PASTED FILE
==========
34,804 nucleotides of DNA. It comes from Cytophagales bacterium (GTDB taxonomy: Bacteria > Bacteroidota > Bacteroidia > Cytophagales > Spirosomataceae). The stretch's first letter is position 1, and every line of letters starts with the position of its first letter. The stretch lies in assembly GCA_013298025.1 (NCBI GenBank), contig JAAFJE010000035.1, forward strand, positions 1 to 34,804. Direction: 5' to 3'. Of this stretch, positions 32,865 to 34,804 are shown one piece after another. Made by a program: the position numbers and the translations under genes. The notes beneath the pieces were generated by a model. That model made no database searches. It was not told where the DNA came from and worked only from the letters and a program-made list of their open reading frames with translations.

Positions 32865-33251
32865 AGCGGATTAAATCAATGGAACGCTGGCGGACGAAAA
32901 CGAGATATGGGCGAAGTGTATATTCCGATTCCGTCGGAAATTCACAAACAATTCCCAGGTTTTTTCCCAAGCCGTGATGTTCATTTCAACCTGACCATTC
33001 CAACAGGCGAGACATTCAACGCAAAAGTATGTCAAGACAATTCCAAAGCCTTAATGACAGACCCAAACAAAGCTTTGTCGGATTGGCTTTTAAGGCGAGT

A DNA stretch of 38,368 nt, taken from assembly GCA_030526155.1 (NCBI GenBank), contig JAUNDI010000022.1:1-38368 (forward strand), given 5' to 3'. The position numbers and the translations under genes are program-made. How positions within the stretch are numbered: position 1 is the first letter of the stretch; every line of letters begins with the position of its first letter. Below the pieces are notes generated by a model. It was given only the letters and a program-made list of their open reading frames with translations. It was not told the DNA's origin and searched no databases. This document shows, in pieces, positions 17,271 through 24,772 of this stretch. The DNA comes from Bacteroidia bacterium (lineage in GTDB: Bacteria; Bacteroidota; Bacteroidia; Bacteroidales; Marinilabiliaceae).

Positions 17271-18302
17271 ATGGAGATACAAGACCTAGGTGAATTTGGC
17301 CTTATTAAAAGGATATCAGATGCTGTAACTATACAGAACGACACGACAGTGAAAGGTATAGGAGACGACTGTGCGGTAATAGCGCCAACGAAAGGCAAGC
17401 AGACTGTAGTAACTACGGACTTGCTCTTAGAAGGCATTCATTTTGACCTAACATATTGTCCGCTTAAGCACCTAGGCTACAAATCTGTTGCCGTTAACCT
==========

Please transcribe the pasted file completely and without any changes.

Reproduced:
34,804 nucleotides of DNA. It comes from Cytophagales bacterium (GTDB taxonomy: Bacteria > Bacteroidota > Bacteroidia > Cytophagales > Spirosomataceae). The stretch's first letter is position 1, and every line of letters starts with the position of its first letter. The stretch lies in assembly GCA_013298025.1 (NCBI GenBank), contig JAAFJE010000035.1, forward strand, positions 1 to 34,804. Direction: 5' to 3'. Of this stretch, positions 32,865 to 34,804 are shown one piece after another. Made by a program: the position numbers and the translations under genes. The notes beneath the pieces were generated by a model. That model made no database searches. It was not told where the DNA came from and worked only from the letters and a program-made list of their open reading frames with translations.

Positions 32865-33251
32865 AGCGGATTAAATCAATGGAACGCTGGCGGACGAAAA
32901 CGAGATATGGGCGAAGTGTATATTCCGATTCCGTCGGAAATTCACAAACAATTCCCAGGTTTTTTCCCAAGCCGTGATGTTCATTTCAACCTGACCATTC
33001 CAACAGGCGAGACATTCAACGCAAAAGTATGTCAAGACAATTCCAAAGCCTTAATGACAGACCCAAACAAAGCTTTGTCGGATTGGCTTTTAAGGCGAGT

A DNA stretch of 38,368 nt, taken from assembly GCA_030526155.1 (NCBI GenBank), contig JAUNDI010000022.1:1-38368 (forward strand), given 5' to 3'. The position numbers and the translations under genes are program-made. How positions within the stretch are numbered: position 1 is the first letter of the stretch; every line of letters begins with the position of its first letter. Below the pieces are notes generated by a model. It was given only the letters and a program-made list of their open reading frames with translations. It was not told the DNA's origin and searched no databases. This document shows, in pieces, positions 17,271 through 24,772 of this stretch. The DNA comes from Bacteroidia bacterium (lineage in GTDB: Bacteria; Bacteroidota; Bacteroidia; Bacteroidales; Marinilabiliaceae).

Positions 17271-18302
17271 ATGGAGATACAAGACCTAGGTGAATTTGGC
17301 CTTATTAAAAGGATATCAGATGCTGTAACTATACAGAACGACACGACAGTGAAAGGTATAGGAGACGACTGTGCGGTAATAGCGCCAACGAAAGGCAAGC
17401 AGACTGTAGTAACTACGGACTTGCTCTTAGAAGGCATTCATTTTGACCTAACATATTGTCCGCTTAAGCACCTAGGCTACAAATCTGTTGCCGTTAACCT